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’BIG’ TROUBLE

Charles L. Mee’s play about the battle of the sexes is a hit at BAM

for The Brooklyn Paper

Despite their wishes, 50 nubile Greek women are being forced to marry 50 of their cousins. What are their options? In Aeschylus’ "The Suppliant Women" (circa 463 B.C.) the women flee to Argos and plead with King Pelasgus for protection.

In Charles L. Mee’s version of the story, "Big Love," now at BAM’s Harvey Theater, the 50 women flee Greece on their family yacht. They land on the Riviera and take refuge in the villa of a wealthy Italian man who tries to negotiate a compromise between the women and their would-be husbands, who arrive by helicopter to claim their brides.

"Big Love" is one of three recent Mee plays that include "love" in their title. The other two, "First Love," about two people in their 70s who fall in love for the first time, and "True Love," about a woman who falls in love with her stepson and the nature of unacceptable love, have both played or are playing in New York City this fall.

"Big Love" was first presented in the 2000 Humana Festival in Louisville, Ky. The production now at BAM is directed by Lee Waters and produced by Chicago’s Goodman Theatre, where it opened last October to deservedly enthusiastic reviews.

In Mee’s play, the three women who represent the 50 may be fugitives but they are by no means suppliant. The first runaway bride, Lydia (Carolyn Baeumler), races onto the scene, strips off her wedding gown, and steps into a bathtub conveniently filled with water. She unabashedly explains to Piero (J. Michael Flynn), who owns the villa, that the house is so big she mistook it for a hotel.

When her two sisters, also dressed in wedding gowns, arrive, they sing a rousing and feisty version of Lesley Gore’s hit, "You Don’t Own Me." They are angry and defiant. They demand their rights.

"Men pretend they’re normal. But what they’re doing is manufacturing sperm," says one sister.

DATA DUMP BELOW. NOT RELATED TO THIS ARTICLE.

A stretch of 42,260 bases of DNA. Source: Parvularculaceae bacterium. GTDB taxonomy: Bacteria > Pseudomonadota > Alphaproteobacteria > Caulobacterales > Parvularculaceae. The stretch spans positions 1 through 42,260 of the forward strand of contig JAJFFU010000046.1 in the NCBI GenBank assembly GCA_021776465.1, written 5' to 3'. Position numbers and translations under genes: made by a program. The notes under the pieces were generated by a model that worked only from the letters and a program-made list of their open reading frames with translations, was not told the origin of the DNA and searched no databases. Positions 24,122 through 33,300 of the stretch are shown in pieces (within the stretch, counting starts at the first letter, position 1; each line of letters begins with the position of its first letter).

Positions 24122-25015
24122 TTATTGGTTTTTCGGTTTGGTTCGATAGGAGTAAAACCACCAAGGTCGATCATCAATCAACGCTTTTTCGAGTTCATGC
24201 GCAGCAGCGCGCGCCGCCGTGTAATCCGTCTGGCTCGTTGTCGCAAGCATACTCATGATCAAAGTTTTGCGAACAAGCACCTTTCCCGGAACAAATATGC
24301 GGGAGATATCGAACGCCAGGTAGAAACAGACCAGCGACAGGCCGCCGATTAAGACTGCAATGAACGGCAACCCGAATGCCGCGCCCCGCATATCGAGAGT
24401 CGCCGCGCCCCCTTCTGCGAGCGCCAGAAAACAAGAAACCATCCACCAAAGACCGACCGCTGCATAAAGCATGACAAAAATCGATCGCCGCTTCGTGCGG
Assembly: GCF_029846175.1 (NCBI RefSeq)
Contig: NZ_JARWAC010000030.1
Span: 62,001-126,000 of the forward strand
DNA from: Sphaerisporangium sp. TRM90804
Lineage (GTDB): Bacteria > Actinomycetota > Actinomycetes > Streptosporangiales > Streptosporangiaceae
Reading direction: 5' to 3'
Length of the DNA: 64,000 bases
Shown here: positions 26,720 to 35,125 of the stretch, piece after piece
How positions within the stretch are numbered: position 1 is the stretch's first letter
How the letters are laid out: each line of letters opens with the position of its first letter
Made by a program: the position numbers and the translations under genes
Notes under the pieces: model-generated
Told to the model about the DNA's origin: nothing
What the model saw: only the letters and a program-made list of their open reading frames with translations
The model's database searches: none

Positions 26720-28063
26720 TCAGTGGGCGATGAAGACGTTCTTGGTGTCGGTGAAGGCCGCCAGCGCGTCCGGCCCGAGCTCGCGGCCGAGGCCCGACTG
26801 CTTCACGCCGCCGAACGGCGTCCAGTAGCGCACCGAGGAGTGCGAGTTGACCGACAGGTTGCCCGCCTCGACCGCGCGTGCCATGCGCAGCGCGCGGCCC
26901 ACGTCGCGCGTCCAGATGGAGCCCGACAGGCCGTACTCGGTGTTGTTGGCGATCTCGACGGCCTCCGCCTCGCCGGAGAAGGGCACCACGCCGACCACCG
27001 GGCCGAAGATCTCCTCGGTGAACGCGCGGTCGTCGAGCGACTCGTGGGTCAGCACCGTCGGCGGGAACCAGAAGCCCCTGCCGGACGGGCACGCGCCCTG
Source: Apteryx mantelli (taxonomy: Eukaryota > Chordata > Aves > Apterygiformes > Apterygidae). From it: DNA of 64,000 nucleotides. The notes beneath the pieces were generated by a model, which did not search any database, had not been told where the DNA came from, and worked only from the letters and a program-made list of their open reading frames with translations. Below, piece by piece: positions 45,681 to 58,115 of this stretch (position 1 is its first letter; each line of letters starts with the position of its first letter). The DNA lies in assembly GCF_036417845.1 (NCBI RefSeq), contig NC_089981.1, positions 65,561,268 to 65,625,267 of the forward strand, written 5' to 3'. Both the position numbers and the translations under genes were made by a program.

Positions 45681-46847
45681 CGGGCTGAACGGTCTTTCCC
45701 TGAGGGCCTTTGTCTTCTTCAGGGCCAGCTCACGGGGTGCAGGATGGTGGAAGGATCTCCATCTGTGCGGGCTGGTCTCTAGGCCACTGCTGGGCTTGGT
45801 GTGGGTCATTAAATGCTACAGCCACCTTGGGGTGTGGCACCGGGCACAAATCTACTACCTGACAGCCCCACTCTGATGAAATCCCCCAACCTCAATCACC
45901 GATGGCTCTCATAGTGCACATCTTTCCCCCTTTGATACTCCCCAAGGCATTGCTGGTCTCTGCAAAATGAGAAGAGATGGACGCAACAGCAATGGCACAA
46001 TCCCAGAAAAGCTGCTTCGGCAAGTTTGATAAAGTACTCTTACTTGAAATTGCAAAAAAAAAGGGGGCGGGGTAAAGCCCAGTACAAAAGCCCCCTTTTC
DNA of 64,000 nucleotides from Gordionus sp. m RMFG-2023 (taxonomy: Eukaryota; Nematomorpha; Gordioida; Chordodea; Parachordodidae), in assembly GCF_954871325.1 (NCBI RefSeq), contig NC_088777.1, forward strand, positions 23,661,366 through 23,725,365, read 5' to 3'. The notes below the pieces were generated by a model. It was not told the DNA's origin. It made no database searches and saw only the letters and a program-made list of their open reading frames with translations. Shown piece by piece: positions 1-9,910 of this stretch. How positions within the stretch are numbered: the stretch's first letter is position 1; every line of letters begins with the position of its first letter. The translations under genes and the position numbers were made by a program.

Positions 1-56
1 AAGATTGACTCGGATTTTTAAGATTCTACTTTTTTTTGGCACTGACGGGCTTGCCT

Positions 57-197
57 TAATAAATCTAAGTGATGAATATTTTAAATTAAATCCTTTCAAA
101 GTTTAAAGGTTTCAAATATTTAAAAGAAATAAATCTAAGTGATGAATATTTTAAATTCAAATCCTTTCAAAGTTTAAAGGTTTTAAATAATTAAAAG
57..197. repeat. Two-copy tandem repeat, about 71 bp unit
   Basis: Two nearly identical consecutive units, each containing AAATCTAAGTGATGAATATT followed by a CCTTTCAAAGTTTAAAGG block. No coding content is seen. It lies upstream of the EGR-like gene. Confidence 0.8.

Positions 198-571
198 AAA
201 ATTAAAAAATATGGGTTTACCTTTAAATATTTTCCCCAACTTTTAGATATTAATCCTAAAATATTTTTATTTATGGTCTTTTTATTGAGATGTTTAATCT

The women act out their determination by throwing themselves around the stage with such violence that the entire floor of the stage at the Harvey Theater had to be heavily padded. They are sincere, admirable, righteous and ridiculous all at the same time.

Their suitors, represented by three men who wear paratrooper’s uniforms under their tuxedos, are just as determined to marry the sisters, as the sisters are to remain single. Their spokesman, Constantine (Mark Zeisler), is a male chauvinist with a philosophical bent.

"Time itself is an act of rape. Life is rape. No one asks to be born and no one asks to die. We’re all taken by force all the time," he proclaims in between bouts of gum chewing.

In a long and powerful speech, brilliantly delivered by Zeisler, he explains that men are doing women a favor when they use force to show them the truth.

"There’s no such thing as good guys and bad guys. There are only guys, and they kill people. Nobody wants a good guy when they need defending."

Like the women, the men reinforce their position by hurling their bodies across the stage.

But Constantine does not speak for all his brothers. Nikos (Bruce McKenzie) tries to woo his bride, Lydia, by a declaration of love that is painfully awkward and painfully funny.

Nor are the women totally of one mind. Olympia (Aimee Guillot) admits that she rather likes men. Even the most vociferous man-hater, Thyona (K. J. Sanchez) concedes that it’s painful to always be angry.

Mee even makes room for alternative ways of loving. Giuliano (Tony Speciale), a young gay man who lives in the villa, first goes into ecstasies over the glory of ribbons and his Barbie doll collection, but then wins the sympathy of the audience with his soulful rendition of "Bewitched, Bothered and Bewildered," and his tale of forbidden love discovered and lost on a long ago train ride.

Amidst the turmoil of this battle of the sexes, Leo’s mother, Bella (Lauren Klein) emerges as the wise arbiter who possesses equal doses of common sense and a sense of humor. A woman who knows her sons as well as she knows her tomatoes, Bella fell in love with her husband when he carried her off on his motor scooter. Decades later she declares, "I would get on the scooter again, just like the first time." It is Bella who makes the final pronouncement that carries the day: "There will be no justice, for the sake of healing."

With its powerful message and persistent humor, "Big Love" is like strong medicine with lots of sugar. Plays that portray the paradoxes and ambiguities of life and love are seldom this pleasant. "Big Love" is theater the way it should be - thoughtful and entertaining.

 

"Big Love" will be performed Dec. 6 and Dec. 7 at 7:30 pm, Dec. 8 at 2 pm and 7:30 pm and Dec. 9 at 3 pm. Tickets are $20, $35 and $50. BAM Harvey Theater is located at 651 Fulton St. For tickets, call (718) 636-4100 or visit www.bam.org.

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